Nor has Obama ignored gay concerns. The administration said in 2011 that it would stop defending the Defense of Marriage Act, which denied federal benefits to gay married couples and allowed states to refuse to recognize gay marriages performed legally elsewhere. During the 2012 campaign, Obama and Biden each expressed support for gay marriage. Earlier this year, Attorney General Eric Holder said state lawyers do not have to defend discriminatory state laws and bans.

But on gay workplace issues, Obama has chosen a different path. In October 2010, for example, administration lawyers defended the military’s “don’t ask, don’t tell” policy allowing gay troops to serve if they kept their sexual orientation a secret. That same month, Obama said he intended to end the policy but that unlike Harry Truman, who desegregated the military with an executive order, he could not lift “don’t ask, don’t tell” by himself because it was a law passed by Congress. Yet legal experts said at the time that Obama did have options, including discretion to stop defending the law and to stop kicking gay people out of the military. In other words, discretion much like what he and his administration have since used on immigration, health care and gay marriage.

Instead, Obama worked with the military and Congress to make the least disruptive and most permanent wartime transition possible. Fortunately for him and the affected troops, success came quickly. Congress repealed “don’t ask, don’t tell” in December 2010, less than two years after Obama took office.

ENDA has had a longer, tougher road. Vice President Al Gore was set to cast a tie-breaker Senate vote to pass it in 1996, but with 49 yes votes to 50 no votes, it failed. Then-Sen. David Pryor, D-Ark., would have been the 50th yes vote, but he was at home with his son, Mark, who was having cancer surgery. The House did pass ENDA in 2007, but it died in the Senate. Mark Pryor is now a senator himself and was part of a majority approving ENDA last year, but the Republican House does not intend to take it up.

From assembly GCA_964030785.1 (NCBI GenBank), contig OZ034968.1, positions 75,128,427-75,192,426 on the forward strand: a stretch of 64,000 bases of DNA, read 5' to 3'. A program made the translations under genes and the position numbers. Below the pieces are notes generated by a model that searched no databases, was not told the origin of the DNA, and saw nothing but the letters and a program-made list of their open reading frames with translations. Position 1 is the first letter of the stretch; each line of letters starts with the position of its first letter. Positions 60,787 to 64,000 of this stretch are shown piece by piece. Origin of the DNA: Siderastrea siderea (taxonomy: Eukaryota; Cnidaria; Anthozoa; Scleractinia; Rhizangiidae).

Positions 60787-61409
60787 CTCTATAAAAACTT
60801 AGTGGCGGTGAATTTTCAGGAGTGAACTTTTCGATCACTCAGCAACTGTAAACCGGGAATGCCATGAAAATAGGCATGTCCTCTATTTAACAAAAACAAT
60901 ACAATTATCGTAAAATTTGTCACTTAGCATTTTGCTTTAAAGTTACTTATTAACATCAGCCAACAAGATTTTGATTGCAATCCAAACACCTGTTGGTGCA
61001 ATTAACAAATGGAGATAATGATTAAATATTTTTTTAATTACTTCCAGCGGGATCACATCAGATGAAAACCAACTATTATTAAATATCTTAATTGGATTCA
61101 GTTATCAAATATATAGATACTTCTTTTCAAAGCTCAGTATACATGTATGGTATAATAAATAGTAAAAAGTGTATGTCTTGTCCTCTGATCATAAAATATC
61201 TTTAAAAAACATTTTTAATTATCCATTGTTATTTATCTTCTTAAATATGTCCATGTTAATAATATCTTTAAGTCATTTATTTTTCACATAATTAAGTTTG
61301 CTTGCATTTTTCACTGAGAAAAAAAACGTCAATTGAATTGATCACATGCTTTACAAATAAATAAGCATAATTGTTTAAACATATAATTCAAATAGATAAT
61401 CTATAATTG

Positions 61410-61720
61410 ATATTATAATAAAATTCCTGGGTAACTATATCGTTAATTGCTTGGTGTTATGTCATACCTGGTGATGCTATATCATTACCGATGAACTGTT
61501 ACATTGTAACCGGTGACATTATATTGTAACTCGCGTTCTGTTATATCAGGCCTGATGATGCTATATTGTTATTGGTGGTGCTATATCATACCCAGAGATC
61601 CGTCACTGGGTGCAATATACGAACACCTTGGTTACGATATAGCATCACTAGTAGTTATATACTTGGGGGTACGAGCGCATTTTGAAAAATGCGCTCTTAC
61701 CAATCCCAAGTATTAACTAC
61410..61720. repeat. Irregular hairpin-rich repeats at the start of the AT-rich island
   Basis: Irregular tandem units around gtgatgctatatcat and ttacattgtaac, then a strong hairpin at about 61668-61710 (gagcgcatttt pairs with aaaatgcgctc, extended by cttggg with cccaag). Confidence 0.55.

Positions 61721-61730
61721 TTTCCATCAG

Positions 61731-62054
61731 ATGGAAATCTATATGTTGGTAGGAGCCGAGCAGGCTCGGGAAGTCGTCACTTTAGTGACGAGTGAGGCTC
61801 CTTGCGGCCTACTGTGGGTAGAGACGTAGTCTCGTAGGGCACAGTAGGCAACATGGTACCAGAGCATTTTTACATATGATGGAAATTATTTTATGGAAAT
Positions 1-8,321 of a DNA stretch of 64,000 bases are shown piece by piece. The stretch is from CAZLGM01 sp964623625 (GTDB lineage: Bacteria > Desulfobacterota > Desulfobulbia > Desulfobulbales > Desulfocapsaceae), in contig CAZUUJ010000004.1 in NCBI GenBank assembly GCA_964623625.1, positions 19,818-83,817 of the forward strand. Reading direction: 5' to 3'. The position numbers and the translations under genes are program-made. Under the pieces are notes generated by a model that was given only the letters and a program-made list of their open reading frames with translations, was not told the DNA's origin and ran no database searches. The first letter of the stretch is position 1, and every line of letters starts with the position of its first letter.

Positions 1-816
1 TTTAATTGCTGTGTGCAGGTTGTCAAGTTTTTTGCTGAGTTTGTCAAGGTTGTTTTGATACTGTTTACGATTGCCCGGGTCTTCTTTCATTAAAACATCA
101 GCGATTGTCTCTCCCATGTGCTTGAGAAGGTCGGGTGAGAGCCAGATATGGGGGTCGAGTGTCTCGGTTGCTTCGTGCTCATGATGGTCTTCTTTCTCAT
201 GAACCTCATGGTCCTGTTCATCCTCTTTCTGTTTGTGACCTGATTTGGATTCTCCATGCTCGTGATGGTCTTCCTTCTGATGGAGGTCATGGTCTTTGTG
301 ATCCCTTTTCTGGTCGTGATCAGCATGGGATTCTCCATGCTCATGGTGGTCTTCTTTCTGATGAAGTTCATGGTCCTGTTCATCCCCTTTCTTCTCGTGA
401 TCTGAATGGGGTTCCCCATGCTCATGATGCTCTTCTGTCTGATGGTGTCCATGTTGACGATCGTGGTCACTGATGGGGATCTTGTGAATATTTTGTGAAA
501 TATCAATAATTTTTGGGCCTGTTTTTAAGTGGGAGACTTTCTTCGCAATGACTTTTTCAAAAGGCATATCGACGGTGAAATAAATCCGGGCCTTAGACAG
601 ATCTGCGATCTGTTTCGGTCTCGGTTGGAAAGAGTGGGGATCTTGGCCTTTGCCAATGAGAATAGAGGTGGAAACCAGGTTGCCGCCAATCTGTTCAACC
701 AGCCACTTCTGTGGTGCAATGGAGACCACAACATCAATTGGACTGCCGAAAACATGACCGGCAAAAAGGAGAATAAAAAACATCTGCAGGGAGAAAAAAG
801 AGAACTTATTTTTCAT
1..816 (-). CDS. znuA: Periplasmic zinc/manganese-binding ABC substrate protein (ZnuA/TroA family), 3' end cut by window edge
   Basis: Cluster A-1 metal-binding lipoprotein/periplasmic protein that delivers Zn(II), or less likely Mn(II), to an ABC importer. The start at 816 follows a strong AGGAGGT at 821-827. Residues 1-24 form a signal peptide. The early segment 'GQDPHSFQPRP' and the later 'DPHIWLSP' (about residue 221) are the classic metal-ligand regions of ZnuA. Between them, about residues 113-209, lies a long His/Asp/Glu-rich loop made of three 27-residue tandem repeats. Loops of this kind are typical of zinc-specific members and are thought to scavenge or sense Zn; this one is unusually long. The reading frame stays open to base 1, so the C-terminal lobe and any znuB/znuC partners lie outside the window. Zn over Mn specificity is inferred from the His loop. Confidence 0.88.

Many of Obama’s executive actions to date will juice up Democratic constituencies such as unions, women, environmentalists and Hispanics in this midterm election year. More fundamentally, as seems to have happened with gay marriage and minimum-wage hikes, they can be useful spurs to state and local action. That’s also what could bring results on the gay job-discrimination front.

The gay job discrimination issue was conspicuously missing from a White House conference call last week on what Obama has achieved with his go-it-alone strategy. Senior adviser Dan Pfeiffer said the administration is trying to “build movements for change … from the bottom up,” and would look for ways “both big and small” to advance the president’s agenda. “We’re not waiting for Congress,” he said. Except apparently when it comes to protecting gays in the workplace. Asked about that, he said there would be no need for an executive order if Congress would pass ENDA. But that was a dodge, since Speaker John Boehner says he has no plans to bring it up in the House.

White House press secretary Jay Carney recently refused to speculate about whether Obama will sign an order banning job discrimination against gays, but he did not dismiss the possibility. In the meantime, we remain a country of patchwork protections, where prejudice can still rob a person of a livelihood. 

Jill Lawrence, the author of the Brookings Institution’s Profiles in Negotiation series, is a U.S. News & World Report contributing editor and a member of USA Today’s board of contributors.

The views expressed in this article are the author's own and do not necessarily reflect Al Jazeera America's editorial policy.